The Court put that argument to rest with a sensitive, detailed evaluation of the textual evidence. In particular, Justice Scalia rebuked EPA for the somewhat disingenuous claim that it had to ignore the context of the statute and apply the same definition to all parts of the Clean Air Act (all citations omitted):

The Act-wide definition says that an air pollutant is “any air pollution agent or combination of such agents, including any physical, chemical, biological, [or] radioactive . . . substance or matter which is emitted into or otherwise enters the ambient air.” In Massachusetts, the Court held that the Act-wide definition includes greenhouse gases because it is all-encompassing; it “embraces all airborne compounds of whatever stripe.” But where the term “air pollutant” appears in the Act’s operative provisions, EPA has routinely given it a narrower, context-appropriate meaning.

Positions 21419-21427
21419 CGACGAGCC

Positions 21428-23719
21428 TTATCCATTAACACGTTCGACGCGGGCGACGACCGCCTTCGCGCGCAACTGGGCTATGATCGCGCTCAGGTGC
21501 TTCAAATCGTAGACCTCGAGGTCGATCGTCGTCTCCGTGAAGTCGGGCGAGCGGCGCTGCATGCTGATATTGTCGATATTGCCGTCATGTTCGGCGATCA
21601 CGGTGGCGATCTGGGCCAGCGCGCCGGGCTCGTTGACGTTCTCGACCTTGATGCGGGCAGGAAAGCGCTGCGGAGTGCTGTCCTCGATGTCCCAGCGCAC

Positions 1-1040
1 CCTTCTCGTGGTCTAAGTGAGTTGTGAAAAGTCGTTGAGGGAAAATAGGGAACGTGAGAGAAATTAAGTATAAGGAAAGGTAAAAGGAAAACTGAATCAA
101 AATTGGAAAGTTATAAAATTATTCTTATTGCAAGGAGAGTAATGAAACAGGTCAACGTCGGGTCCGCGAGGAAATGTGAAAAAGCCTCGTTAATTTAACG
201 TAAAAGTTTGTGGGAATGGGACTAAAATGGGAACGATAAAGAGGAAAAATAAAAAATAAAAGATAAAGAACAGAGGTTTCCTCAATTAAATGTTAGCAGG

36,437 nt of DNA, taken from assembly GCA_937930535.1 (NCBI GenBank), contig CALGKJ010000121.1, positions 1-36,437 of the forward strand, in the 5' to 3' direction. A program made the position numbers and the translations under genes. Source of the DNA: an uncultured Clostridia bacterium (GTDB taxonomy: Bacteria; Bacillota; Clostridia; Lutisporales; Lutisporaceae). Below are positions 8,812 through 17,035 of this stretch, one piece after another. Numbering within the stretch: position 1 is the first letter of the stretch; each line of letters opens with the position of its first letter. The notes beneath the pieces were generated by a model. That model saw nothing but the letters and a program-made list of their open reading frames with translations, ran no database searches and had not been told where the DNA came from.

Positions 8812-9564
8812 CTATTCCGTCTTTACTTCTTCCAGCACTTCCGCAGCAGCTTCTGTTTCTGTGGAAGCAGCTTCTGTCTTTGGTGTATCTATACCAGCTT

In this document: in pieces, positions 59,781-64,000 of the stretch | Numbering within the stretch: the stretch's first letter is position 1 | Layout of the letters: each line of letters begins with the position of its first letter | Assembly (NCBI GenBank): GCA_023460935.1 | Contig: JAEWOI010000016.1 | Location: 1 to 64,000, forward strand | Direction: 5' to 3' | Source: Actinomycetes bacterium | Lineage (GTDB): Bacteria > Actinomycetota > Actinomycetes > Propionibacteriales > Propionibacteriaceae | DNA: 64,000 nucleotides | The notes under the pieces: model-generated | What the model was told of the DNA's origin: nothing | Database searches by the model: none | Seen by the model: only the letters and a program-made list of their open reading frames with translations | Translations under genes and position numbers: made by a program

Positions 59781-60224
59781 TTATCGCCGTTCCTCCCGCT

That is certainly true of the provisions that require PSD and Title V permitting for major emitters of “any air pollutant.” Since 1978, EPA’s regulations have interpreted “air pollutant” in the PSD permitting trigger as limited to regulated air pollutants—a class much narrower than Massachusetts’ “all airborne compounds of whatever stripe[.]” And since 1993 EPA has informally taken the same position with regard to the Title V permitting trigger, a position the Agency ultimately incorporated into some of the regulations at issue here. Those interpretations were appropriate: It is plain as day that the Act does not envision an elaborate, burdensome permitting process for major emitters of steam, oxygen, or other harmless airborne substances. It takes some cheek for EPA to insist that it cannot possibly give “air pollutant” a reasonable, context-appropriate meaning in the PSD and Title V contexts when it has been doing precisely that for decades.

Of Massachusetts, the Court said: